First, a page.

“We screwed up!” I said one chilly December morning as I sat across the kitchen table from my wife.
I’ll never forget that morning. It was Christmas 2008. We had just returned home from visiting family in Ohio. The night before our then 16-year old daughter had asked if she could spend the night with her close friend and drive my car (her’s was not in good condition). It was Christmas break, there was no school, no need to be up early, so we said ‘yes’, thinking nothing of it.
That was our first mistake. We should have done our homework. The next morning when she failed to show at the time we told her to be home, we grew suspicious. After 30 minutes had passed, and there was no answer on her cell phone, and no trace of her to that point, we moved into panic. I called the father of her best friend and he confirmed that he had not seen her and that his daughter was actually out of town visiting family. Busted!
We found out quickly that instead of spending the night at her friend’s house, she actually stayed out all night with several friends we did not know- and in my car!
Over an hour later she showed up and we had a lengthy talk with her. Lots of things changed that day! For her, and for us. We learned a valuable lesson as parents. We made some realizations about our approach to parenting a teenager. And, we discovered there were some things we needed to fix and some ideals we needed to embrace if we were to succeed.
Out of that experience, and several others just like it, came our must-do’s for raising teenagers. These are lessons we learned the hard way. Our prayer is that you won’t have to. Here are 5 of them:
1- Set up boundaries early.
It’s too late when they are 16 years old, and have blown past curfew, to decide that it’s time to set boundaries. These should have been set when they were 11 or 12 or in the pre-teen stage. The earlier the better. In truth, I’ve met with hundreds of parents over the years, who’s teenage son or daughter were out of control, and, after digging a bit, discovered they had never set up boundaries. Even when they were small children, at age 3 or 4. That’s the best time to begin setting boundaries. Obviously they will evolve over time. There’s not a teenager in the world that would respond well to sitting in a time out chair. And there’s not a child in the world who would understand being grounded from watching TV for a week. Just saying!
2- Know who all of their friends are.
Stay in dialogue with your teenager over who their friends are. We failed miserably at this one. The night our daughter disappeared we had no idea who she was with. We thought she was with her good friend, whom we knew well, but we had failed to get the run down on all of her other friends. This does not mean that you know each of them personally. But, it’s important to know who they are spending their time with. This may feel intrusive, but remember- they are still children under your authority and watch. They have yet to earn the right to full-fledged freedom.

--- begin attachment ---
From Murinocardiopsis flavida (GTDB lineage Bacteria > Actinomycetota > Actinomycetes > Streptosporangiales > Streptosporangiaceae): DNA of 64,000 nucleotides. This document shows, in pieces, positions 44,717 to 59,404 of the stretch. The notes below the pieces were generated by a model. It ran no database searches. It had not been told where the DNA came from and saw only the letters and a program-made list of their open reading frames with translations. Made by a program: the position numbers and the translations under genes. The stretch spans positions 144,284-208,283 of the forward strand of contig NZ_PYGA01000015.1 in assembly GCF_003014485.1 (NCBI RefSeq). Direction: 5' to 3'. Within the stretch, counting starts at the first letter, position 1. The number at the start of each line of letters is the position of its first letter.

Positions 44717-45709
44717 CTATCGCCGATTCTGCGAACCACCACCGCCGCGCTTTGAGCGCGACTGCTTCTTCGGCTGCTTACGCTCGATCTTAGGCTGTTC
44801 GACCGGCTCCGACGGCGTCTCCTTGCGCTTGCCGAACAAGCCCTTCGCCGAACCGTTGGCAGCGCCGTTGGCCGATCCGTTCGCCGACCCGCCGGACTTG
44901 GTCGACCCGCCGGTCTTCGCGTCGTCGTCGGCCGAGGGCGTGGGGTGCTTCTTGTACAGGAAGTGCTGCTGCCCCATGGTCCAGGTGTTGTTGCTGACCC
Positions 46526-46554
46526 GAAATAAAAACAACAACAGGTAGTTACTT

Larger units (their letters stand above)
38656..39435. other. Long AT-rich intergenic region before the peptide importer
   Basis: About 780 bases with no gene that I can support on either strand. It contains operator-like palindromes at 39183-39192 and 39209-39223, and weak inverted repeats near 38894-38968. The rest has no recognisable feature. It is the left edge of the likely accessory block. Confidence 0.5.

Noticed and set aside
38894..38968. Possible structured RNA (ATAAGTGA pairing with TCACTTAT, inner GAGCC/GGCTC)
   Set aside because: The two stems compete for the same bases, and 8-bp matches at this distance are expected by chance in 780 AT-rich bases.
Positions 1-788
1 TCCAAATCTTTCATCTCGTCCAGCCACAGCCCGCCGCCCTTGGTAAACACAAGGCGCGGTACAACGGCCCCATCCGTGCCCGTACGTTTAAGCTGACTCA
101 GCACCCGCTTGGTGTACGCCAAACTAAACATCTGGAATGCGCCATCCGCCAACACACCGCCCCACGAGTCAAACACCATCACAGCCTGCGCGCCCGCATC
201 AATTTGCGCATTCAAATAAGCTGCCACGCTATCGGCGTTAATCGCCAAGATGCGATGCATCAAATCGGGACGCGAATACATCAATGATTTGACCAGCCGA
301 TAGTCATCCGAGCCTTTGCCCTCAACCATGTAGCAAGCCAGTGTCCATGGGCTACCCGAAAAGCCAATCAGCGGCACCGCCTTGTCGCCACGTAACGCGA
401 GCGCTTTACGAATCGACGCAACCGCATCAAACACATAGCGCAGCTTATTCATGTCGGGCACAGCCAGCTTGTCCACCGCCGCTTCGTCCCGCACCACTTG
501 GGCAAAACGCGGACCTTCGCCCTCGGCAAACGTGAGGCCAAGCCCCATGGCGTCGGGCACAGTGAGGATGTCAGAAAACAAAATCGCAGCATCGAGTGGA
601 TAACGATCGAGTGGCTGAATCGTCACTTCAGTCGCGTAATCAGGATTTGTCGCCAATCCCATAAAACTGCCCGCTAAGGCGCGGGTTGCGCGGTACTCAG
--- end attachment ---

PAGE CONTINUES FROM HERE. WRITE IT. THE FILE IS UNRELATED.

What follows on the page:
3- Create clearly-defined guidelines for social media and cell phones.
I’m in favor of social media. I’m on Twitter, Facebook and LinkedIn. I’m also in favor of teenagers using social media and cell phones. But within reason. This is probably the biggest area of a teenager’s life that needs strong, unshakable guidelines. Truth is, there is just so much danger with social networks and cell phones if they are used irresponsibly or loosely. It’s vital (no, critical) that parents set strong guidelines with both. Our advice- require the passwords to their social network sites. Reserve the right to thumb through text messages on their phone if you get suspicious. Keep dialogue open and be willing to discuss questionable material. This is a lesson we learned the hard way and we spent a lot of time playing catch up.
4- Reserve the right to “toss.”
Their bedroom is on loan to them by you. Did you get that? Unless they are paying the mortgage and the utilities, you still own their room. They need to know that their room will be searched if they give you a reason to do so. We resisted this because we didn’t want to “invade her privacy.” However, we determined that if our rules and guidelines were being disregarded, then we reserved the right to “toss” her room in search of answers. If this is too difficult and you’re concerned their privacy is being invaded (same with having their social media passwords)…well…then…good luck!
5- Capture dates, times & movement.
We realized it was imperative to capture where she was going, who she was going there with, where she was staying, and the contact information for that person’s parents. When I uttered the words, “We screwed up,” to my wife the morning she didn’t show, it was mostly due to the fact that we had not done this. Bottom line: you can’t protect them if you don’t know where they are, or who they’re there with. And, you don’t want the regret of a tragic outcome because you were too lax in this area.
It’s difficult to navigate the teenage years. We understand. There is a delicate balance between boundaries and freedom. But remember- you are charged with raising your child the healthiest way possible. There will be plenty of freedom for them to enjoy once you have successfully raised them to adulthood. Your greatest job now is to guide them and instruct them. Even if they aren’t happy with you for doing so.
Question: Are you currently parenting a teenager? What mistakes have you made? What advice would give in addition to mine?
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